Fast-forward several weeks, after doing the counters and the table, it was time to tackle the cabinets. I made a small piece to fill a gap between the lazy Susan and the range.
We removed all of the cabinet doors and drawer faces, numbering everything (including each hinge) with a sharpie and blue painter’s tape I numbered everything, so it could go back exactly where it came from. Then with TSP and help from chisels we cleaned everything real good. In order to paint them all I needed a storage solution. So I grabbed a bunch of scraps from my lumber racks and about 90 minutes later I had a simple drying rack. It turned out to be the exact size I needed.
Then I used Klean-Strip Liquid Sander Deglosser on all of the pieces as well as the cabinet frames. Since my cabinets were oak, which has a deep grain, I applied two coats of Aqua Coat White Cabinet Wood Grain Filler. You really want to use white instead of clear for something like this so you can see where you’ve applied it. I didn’t bother with grain filler on the backs or on the frames. The next step was sanding off the excess grain filler, which took me almost nine hours and brought the total time for the grain filling process to almost 20 hours! It did make a big difference, but you can still see quite a bit of the grain after painting. I’m not sure it was worth it.
It was finally time for primer and paint! I hung plastic sheeting from the ceiling to make an L and covered my work table. Then I built up a base with some scraps and put a swivel stand on top of that. Overspray got everywhere in the shop, but at least it was basically paint dust because the small particles were dry by the time they landed.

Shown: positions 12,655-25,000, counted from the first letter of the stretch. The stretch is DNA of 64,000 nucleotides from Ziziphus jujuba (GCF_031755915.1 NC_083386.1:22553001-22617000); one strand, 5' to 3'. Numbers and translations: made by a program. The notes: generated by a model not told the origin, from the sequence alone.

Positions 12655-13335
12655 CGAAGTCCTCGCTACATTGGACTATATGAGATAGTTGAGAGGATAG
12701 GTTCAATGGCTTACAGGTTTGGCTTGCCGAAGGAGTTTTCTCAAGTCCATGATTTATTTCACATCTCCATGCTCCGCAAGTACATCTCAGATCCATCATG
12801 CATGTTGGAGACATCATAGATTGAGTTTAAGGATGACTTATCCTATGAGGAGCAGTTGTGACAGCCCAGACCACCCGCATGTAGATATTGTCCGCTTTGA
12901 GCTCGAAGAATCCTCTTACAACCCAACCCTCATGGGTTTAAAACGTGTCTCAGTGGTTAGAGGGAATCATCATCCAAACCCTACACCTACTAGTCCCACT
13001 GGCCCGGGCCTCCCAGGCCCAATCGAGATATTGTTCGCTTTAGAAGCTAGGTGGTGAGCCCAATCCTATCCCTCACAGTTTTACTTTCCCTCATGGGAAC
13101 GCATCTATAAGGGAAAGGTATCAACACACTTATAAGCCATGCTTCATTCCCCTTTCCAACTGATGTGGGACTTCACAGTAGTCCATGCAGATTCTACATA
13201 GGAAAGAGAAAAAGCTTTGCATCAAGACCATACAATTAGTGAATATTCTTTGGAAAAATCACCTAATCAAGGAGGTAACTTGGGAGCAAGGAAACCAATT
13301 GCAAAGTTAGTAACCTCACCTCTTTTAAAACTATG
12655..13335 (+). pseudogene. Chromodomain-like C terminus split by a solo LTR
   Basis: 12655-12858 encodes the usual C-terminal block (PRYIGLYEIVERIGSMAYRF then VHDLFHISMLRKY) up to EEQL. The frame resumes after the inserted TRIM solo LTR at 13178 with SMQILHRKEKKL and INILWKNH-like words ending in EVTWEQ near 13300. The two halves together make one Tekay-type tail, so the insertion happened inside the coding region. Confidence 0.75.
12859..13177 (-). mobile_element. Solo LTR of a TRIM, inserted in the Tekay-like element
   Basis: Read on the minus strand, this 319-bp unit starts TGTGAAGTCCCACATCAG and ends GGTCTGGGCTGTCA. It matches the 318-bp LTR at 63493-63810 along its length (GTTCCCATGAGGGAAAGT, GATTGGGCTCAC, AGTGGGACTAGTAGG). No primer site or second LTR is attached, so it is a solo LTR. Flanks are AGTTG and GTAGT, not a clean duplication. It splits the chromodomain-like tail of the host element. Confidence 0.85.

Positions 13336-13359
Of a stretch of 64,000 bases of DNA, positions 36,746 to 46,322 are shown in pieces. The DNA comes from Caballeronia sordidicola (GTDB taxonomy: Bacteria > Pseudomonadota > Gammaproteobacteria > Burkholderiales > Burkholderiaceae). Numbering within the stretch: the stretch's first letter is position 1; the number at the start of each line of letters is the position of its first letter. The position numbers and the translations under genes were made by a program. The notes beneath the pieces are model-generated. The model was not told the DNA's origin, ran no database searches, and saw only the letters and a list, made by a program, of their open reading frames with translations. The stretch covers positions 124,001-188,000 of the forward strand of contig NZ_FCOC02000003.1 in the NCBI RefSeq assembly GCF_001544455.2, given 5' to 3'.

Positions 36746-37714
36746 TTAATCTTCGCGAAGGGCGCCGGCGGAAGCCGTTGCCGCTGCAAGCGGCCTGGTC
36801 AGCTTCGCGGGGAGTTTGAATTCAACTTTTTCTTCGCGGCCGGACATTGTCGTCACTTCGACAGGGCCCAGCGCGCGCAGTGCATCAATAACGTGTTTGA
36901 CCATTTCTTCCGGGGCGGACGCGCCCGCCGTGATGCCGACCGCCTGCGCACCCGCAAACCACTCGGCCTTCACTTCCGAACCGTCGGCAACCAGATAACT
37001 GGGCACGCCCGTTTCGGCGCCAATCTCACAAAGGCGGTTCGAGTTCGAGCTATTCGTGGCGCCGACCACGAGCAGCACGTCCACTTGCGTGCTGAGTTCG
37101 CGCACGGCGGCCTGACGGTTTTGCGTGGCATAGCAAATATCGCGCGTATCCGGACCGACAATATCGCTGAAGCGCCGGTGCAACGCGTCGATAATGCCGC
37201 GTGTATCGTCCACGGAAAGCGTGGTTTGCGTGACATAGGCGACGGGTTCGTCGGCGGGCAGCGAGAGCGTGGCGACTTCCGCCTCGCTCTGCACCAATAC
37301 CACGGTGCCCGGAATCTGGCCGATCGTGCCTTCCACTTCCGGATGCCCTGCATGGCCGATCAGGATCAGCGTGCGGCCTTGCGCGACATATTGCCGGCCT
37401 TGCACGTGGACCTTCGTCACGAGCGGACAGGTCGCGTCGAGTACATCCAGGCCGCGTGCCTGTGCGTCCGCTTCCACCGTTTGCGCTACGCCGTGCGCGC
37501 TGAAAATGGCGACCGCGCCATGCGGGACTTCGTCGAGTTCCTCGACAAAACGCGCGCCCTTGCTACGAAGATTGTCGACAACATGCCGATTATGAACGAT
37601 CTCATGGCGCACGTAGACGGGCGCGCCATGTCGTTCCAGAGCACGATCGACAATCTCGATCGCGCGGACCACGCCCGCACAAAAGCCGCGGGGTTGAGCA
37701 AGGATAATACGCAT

I sprayed primer on both sides of the doors and drawer faces and then 2 coats of paint on the backs and 3 coats on the fronts, using the green tips in my HomeRight Super Finish Max HVLP Paint Sprayer. I did thin out the primer and paint a little bit with some water. I did primer and 3 coats on the cabinet frames by hand with a 1.5″ brush and a 4″ foam roller.
The original plan was to spray paint the cabinet hinges black, but after cleaning them we decided to keep them as they were. It would add a bit to our rustic farmhouse style. Before we put the doors and faces back on, I let them sit on the rack for about four days to give the paint time to cure more. I did spray paint the two shelves in the lazy Susan (aka “snack Susan”) cabinet black. By the way, reinstalling that think was a huge pain in the ass.